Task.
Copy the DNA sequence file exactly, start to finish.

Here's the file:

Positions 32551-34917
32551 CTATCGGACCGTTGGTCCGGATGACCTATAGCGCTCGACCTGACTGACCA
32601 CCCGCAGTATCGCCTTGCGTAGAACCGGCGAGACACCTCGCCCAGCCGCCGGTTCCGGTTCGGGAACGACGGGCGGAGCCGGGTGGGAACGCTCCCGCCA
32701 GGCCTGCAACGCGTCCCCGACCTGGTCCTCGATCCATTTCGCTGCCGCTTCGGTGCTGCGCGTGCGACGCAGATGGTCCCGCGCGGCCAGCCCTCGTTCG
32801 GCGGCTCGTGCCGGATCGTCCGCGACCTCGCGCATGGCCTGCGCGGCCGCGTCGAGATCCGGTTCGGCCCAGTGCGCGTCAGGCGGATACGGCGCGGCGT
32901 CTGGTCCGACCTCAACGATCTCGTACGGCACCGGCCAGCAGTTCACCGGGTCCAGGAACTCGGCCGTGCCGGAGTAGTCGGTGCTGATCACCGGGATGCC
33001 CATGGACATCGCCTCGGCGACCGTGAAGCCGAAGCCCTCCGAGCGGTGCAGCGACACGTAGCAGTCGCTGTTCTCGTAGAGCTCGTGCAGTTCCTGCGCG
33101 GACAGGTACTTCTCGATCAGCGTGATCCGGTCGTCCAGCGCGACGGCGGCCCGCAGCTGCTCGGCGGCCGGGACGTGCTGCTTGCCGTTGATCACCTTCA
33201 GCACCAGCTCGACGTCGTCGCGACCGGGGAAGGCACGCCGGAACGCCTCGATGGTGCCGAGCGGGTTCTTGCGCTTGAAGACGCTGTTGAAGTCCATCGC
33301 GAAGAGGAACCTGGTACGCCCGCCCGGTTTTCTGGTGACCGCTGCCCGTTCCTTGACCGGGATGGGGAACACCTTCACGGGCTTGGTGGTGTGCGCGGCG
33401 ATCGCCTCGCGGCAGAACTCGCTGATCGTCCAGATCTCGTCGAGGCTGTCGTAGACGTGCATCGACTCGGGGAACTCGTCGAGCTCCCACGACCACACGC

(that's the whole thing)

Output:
Positions 32551-34917
32551 CTATCGGACCGTTGGTCCGGATGACCTATAGCGCTCGACCTGACTGACCA
32601 CCCGCAGTATCGCCTTGCGTAGAACCGGCGAGACACCTCGCCCAGCCGCCGGTTCCGGTTCGGGAACGACGGGCGGAGCCGGGTGGGAACGCTCCCGCCA
32701 GGCCTGCAACGCGTCCCCGACCTGGTCCTCGATCCATTTCGCTGCCGCTTCGGTGCTGCGCGTGCGACGCAGATGGTCCCGCGCGGCCAGCCCTCGTTCG
32801 GCGGCTCGTGCCGGATCGTCCGCGACCTCGCGCATGGCCTGCGCGGCCGCGTCGAGATCCGGTTCGGCCCAGTGCGCGTCAGGCGGATACGGCGCGGCGT
32901 CTGGTCCGACCTCAACGATCTCGTACGGCACCGGCCAGCAGTTCACCGGGTCCAGGAACTCGGCCGTGCCGGAGTAGTCGGTGCTGATCACCGGGATGCC
33001 CATGGACATCGCCTCGGCGACCGTGAAGCCGAAGCCCTCCGAGCGGTGCAGCGACACGTAGCAGTCGCTGTTCTCGTAGAGCTCGTGCAGTTCCTGCGCG
33101 GACAGGTACTTCTCGATCAGCGTGATCCGGTCGTCCAGCGCGACGGCGGCCCGCAGCTGCTCGGCGGCCGGGACGTGCTGCTTGCCGTTGATCACCTTCA
33201 GCACCAGCTCGACGTCGTCGCGACCGGGGAAGGCACGCCGGAACGCCTCGATGGTGCCGAGCGGGTTCTTGCGCTTGAAGACGCTGTTGAAGTCCATCGC
33301 GAAGAGGAACCTGGTACGCCCGCCCGGTTTTCTGGTGACCGCTGCCCGTTCCTTGACCGGGATGGGGAACACCTTCACGGGCTTGGTGGTGTGCGCGGCG
33401 ATCGCCTCGCGGCAGAACTCGCTGATCGTCCAGATCTCGTCGAGGCTGTCGTAGACGTGCATCGACTCGGGGAACTCGTCGAGCTCCCACGACCACACGC